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How ‘Hearing Voices’ Led to My Disorganized Schizophrenia Diagnosis

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Editor's Note

If you’ve experienced sexual abuse or assault, the following post could be potentially triggering. You can contact The National Sexual Assault Telephone Hotline at 1-800-656-4673.

We’ve all heard of “the little voice in your head.” It’s a common phrase people use when talking about their conscience. As a child, I assumed that’s what they were. I assumed everyone else heard the disembodied voices telling them things. My first memory of a hallucination is of 4-year-old me sitting in front of the stove as my mother was talking on the kitchen phone and making supper. I heard a deep voice telling me, “Reach up and spill it, it’s OK!” I looked and saw the voice was talking about the handle of a boiling pot of water. “Reach up! It won’t hurt!” I reached, but my mother snatched the pot before I could get to it. I didn’t realize the voice was a hallucination until 12 years later.

Things like that happened all throughout my childhood. I never knew to tell anyone because I didn’t realize it was different. At age 16, depression hit me and stopped me in my tracks like a brick wall. The psychosis worsened the deeper depression went. One day, my Sunday school teacher told us to try and think two things at once. Supposedly most people can’t. My thoughts always overlap. A dozen at a time. The angry voices continued to get louder over time. There was one voice, neither male or female, never yelling but always full. It told me to ignore the others, but the others yelled at it. I began crying and told my dad, “I can think more than one thing at a time.” I had tears streaming down my face. He said, “Baby girl, are you saying you hear voices?” I’d never thought to say it like that. Yes. Yes, I was hearing voices.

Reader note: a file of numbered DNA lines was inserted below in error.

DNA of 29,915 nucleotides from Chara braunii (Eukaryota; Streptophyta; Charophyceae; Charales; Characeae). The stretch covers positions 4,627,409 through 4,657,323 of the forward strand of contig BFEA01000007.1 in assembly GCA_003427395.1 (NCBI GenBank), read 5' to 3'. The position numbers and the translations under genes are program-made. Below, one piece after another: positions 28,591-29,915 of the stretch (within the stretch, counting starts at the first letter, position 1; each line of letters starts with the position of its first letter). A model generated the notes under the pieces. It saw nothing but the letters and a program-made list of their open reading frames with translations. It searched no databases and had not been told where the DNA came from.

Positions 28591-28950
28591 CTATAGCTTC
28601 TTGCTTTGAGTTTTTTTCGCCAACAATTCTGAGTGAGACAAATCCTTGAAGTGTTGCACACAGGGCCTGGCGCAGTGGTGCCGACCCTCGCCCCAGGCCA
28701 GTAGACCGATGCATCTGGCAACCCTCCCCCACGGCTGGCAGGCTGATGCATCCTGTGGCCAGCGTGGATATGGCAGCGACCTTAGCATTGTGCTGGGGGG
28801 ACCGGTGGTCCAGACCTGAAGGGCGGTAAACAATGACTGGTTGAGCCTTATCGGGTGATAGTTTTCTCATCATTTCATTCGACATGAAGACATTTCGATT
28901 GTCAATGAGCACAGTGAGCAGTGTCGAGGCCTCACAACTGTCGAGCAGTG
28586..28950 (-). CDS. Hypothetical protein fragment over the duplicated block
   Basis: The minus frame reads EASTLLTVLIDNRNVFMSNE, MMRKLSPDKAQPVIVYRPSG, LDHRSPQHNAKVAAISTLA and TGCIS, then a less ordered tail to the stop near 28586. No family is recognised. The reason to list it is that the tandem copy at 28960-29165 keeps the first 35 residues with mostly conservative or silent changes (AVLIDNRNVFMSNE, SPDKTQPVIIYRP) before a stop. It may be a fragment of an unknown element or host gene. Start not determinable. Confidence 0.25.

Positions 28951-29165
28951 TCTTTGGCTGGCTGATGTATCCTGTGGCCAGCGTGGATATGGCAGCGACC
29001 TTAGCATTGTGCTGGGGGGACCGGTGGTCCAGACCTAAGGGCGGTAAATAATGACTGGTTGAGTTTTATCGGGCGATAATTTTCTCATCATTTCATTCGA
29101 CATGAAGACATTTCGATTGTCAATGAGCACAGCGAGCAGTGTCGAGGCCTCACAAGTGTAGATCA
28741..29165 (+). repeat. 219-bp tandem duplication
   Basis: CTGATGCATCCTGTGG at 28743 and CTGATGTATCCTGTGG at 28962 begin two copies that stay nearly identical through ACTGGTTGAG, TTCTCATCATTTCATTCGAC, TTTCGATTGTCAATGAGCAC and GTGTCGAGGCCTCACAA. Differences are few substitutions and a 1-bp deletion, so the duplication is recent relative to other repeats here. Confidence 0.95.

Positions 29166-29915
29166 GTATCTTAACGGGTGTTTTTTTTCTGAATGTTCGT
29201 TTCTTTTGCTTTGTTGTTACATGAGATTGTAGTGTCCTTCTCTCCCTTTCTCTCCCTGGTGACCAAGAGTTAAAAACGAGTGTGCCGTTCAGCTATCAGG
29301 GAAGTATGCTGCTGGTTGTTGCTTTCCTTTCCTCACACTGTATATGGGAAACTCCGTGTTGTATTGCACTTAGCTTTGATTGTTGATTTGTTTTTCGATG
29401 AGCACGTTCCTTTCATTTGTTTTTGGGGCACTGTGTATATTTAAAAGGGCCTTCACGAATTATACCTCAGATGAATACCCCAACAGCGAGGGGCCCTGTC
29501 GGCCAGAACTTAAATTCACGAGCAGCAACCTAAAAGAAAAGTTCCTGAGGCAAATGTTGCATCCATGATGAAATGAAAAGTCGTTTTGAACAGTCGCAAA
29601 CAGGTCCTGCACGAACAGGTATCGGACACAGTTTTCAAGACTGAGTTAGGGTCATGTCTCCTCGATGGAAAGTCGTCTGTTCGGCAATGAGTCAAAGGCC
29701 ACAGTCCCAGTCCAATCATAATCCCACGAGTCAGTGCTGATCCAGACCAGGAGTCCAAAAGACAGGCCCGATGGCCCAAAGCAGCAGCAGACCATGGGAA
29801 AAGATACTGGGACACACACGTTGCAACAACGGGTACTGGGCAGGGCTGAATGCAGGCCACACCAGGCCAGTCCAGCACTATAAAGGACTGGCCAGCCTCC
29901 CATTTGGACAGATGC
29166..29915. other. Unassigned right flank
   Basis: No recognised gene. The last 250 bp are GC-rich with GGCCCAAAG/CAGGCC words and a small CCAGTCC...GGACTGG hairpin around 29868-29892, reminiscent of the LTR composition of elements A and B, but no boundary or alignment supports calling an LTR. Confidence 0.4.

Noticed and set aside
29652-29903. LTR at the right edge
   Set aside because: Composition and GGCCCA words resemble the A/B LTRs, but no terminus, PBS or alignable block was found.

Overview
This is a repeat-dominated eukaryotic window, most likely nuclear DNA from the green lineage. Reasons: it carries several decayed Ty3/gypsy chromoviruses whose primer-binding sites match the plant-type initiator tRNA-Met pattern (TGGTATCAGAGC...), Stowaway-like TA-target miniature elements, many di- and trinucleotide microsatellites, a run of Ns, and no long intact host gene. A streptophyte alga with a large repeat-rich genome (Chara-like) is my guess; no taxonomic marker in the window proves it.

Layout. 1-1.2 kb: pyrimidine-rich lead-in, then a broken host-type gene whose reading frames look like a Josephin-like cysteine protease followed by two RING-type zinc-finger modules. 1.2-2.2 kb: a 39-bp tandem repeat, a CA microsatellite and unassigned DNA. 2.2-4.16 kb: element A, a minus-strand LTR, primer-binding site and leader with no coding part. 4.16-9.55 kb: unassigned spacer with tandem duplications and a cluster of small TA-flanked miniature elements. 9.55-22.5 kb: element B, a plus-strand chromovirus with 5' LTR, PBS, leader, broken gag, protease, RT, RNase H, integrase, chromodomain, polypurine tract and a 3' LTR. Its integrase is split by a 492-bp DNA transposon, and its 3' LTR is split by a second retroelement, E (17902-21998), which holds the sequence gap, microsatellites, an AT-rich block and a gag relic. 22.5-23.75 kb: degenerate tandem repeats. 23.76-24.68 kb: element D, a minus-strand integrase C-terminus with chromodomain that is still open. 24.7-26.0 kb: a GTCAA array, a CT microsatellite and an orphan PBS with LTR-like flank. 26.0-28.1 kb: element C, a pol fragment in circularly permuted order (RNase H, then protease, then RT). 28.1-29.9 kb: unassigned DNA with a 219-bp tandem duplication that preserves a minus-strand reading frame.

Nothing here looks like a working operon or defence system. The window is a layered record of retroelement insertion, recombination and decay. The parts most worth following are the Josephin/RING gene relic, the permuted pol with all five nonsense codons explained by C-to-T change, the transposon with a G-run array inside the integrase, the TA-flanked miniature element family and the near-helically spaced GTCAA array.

My dad took me to a nearby hospital that helped us find a youth psychiatric hospital two hours away. There I was diagnosed with depression and psychosis. A year later and many hospital stays after, my diagnosis change to disorganized schizophrenia. It happened slowly. Beginning as psychosis in my childhood. I saw a therapist when I was 12 due to a family friend’s attempt to rape me. They had mentioned psychosis not otherwise specified (NOS), but I didn’t know what that meant. Symptoms piled on from there and developed rapidly around ages 16 and 17.

It is never too early to talk to someone. If you or a loved one think you or someone else is experiencing something like this, get them help. It may be difficult, but their life depends on it. My dad saved mine. You may just save someone else’s. Don’t be afraid. There are places in communities designed to find you help. Keep trying.

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Originally published: November 6, 2019
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